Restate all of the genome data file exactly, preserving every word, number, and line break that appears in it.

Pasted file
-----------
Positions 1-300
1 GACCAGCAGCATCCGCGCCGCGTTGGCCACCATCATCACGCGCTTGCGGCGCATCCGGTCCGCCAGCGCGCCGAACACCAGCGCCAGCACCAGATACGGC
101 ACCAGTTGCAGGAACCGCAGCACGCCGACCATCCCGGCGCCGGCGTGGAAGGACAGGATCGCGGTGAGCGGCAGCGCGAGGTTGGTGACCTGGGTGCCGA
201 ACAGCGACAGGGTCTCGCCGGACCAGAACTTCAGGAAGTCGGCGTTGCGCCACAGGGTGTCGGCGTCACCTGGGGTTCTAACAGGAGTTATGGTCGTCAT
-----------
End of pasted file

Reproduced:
Positions 1-300
1 GACCAGCAGCATCCGCGCCGCGTTGGCCACCATCATCACGCGCTTGCGGCGCATCCGGTCCGCCAGCGCGCCGAACACCAGCGCCAGCACCAGATACGGC
101 ACCAGTTGCAGGAACCGCAGCACGCCGACCATCCCGGCGCCGGCGTGGAAGGACAGGATCGCGGTGAGCGGCAGCGCGAGGTTGGTGACCTGGGTGCCGA
201 ACAGCGACAGGGTCTCGCCGGACCAGAACTTCAGGAAGTCGGCGTTGCGCCACAGGGTGTCGGCGTCACCTGGGGTTCTAACAGGAGTTATGGTCGTCAT